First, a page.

Studying the interactions between parasites and their hosts is a difficult thing to do, so we developed a technique in which we are able to look at how fungal insect pathogens react to different ant tissues ex vivo. In short, we separate and keep ant tissues alive outside of the ant’s body and grow the fungus next to it to measure the metabolites the fungus secretes as a reaction to these different tissues. This way we were able to identify novel cyclic depsipeptides, for instance, which are killing compounds made by fungal insect pathogens. These compounds are fairly well studied for the species Beauveria and Metarhizium but with our new approach we were able to report a couple of new ones (in this PLoS ONE paper from 2013). We are now using this technique as well for Ophiocordyceps and found some interesting looking metabolites.
Why did you decide to use Microryza for funding?
From a financial perspective: since this system is still in its early stages, as is the field of parasitic brain manipulation, it is hard to persuade bigger funding programs to fund our projects with budgets getting tighter and therefore more people applying for the same bag of money. Trying to crowdfund a smaller project, like the one I am campaigning for, to get the very valuable first datasets that will prove that this system really has a wealth of information to offer will thus improve our chances to fund the bigger picture as well. Next to that, this dataset will be immensely informative for future hypotheses and projects.
Next to that, I have to say crowdfunding is a great way to reach the people out there that are interested in our work. Not only other researchers, but also teachers and general science enthusiasts. You of course reach those people by publishing open access papers but in those papers the language is more formal. Science journalists and bloggers fill in that gap really well by reporting about the research they think is interesting. This is also how I educate myself about other fields in the first place (going to the actual research paper next if something really grabbed my interest). However, people still don’t get to see to process behind the publication. Microryza provides the possibility to keep your backers up to date through online lab notes so you can tell people about the progress you are making to get to your research goal. And it can be more interactive. Questions can be asked and comments can be made. These are also very important reasons for me to try and get my project funded through the crowd.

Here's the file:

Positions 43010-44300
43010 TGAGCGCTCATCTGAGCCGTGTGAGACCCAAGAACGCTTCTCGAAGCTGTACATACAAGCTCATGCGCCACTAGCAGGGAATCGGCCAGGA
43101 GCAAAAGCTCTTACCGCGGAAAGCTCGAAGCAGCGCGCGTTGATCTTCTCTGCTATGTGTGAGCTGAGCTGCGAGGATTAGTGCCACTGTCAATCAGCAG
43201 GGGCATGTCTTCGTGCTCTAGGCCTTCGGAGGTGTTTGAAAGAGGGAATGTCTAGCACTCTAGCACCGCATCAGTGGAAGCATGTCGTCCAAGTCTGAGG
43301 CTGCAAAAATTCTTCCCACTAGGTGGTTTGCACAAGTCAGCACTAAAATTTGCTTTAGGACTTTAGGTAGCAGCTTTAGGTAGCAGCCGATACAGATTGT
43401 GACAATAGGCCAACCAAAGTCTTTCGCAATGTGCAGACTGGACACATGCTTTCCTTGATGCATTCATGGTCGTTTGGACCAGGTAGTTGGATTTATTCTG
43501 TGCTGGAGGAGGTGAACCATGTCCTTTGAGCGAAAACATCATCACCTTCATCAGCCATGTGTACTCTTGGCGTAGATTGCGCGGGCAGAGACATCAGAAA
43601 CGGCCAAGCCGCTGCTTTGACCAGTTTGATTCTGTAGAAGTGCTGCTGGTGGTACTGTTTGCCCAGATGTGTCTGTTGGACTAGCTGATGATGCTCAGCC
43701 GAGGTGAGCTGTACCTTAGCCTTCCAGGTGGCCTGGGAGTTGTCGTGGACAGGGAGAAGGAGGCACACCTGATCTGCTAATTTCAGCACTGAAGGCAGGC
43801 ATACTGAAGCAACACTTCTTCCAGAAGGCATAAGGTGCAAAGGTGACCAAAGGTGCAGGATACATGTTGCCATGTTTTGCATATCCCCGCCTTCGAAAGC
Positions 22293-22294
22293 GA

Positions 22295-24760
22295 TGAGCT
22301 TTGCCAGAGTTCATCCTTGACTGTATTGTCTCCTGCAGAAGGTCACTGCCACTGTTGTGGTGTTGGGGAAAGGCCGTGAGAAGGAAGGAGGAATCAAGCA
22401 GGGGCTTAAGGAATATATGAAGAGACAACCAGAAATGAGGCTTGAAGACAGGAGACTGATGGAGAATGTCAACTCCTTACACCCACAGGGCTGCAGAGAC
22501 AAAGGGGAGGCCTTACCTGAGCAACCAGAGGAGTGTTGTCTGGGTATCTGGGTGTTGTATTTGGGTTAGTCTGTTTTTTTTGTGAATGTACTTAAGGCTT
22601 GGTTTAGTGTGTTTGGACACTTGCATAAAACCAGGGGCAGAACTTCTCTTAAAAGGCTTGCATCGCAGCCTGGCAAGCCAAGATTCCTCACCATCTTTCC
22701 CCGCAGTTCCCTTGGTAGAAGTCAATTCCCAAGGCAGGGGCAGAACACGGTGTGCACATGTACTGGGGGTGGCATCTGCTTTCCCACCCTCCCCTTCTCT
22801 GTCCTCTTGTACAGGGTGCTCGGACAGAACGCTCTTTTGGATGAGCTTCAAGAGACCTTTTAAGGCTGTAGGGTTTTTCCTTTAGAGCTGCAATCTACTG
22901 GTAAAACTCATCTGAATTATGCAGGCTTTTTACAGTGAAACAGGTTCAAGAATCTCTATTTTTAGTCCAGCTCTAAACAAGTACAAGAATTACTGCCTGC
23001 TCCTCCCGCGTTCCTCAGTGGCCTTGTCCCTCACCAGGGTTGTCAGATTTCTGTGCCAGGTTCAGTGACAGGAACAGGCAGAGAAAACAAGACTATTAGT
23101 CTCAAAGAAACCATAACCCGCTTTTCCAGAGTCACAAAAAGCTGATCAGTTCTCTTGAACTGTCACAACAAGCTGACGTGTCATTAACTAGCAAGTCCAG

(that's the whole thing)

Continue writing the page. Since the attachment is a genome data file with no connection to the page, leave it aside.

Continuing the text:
I also find Cordyceps really fascinating, which was enough to make me want to back your project. What would say to someone who was more concerned with practical benefits? What do we gain from learning about fungi that manipulate ants?
One of the reasons for studying this interesting parasite-host interaction is the useful applications it harbors. Next to this research just being fascinating, we expect to find compounds that are interesting for medicine. In fact, the (Ophio)cordyceps fungi are famous for the medicinally interesting compounds they secrete. For example, Cyclosporin A is a drug used to help prevent rejection of transplanted organs and was originally isolated from the fungus Tolypocladium inflatum, which is closely related to the fungi we study since it is within the same family. Also, if we learn more about how parasites change behavior we could apply this in neuromedicine approaches. In fact, if we knew how these parasites co-opt behavioral plasticity of their host, we could learn more about how behavior is regulated chemically in general. The first data (which is the data we are generating right now together with the important data generated in the Microryza project) will push us in the right direction with this.
Last but not least, the insect infecting fungi are widely used in natural pest control applications. By learning more about the brain manipulating species, we will thus learn if these fungi might be good candidates for those type of applications as well.
Very creepy, but incredibly interesting. Nature is so endlessly inventive. It just makes me wonder what strange microorganisms might be responsible for odd behavior that we are able to justify, like the crack smoking mayor of Toronto. Maybe he has been taken over by a fungus, or maybe he just needs therapy.
Charissa’s project got enough contributions to be funded, which is great! Thanks to everyone who chipped in, and I’m looking forward to writing about her findings for you sometime.
charissa de bekker said:
Thanks for writing this great piece Sedeer and for helping me get my project funded.
You’re welcome, Charissa. Good luck with the research!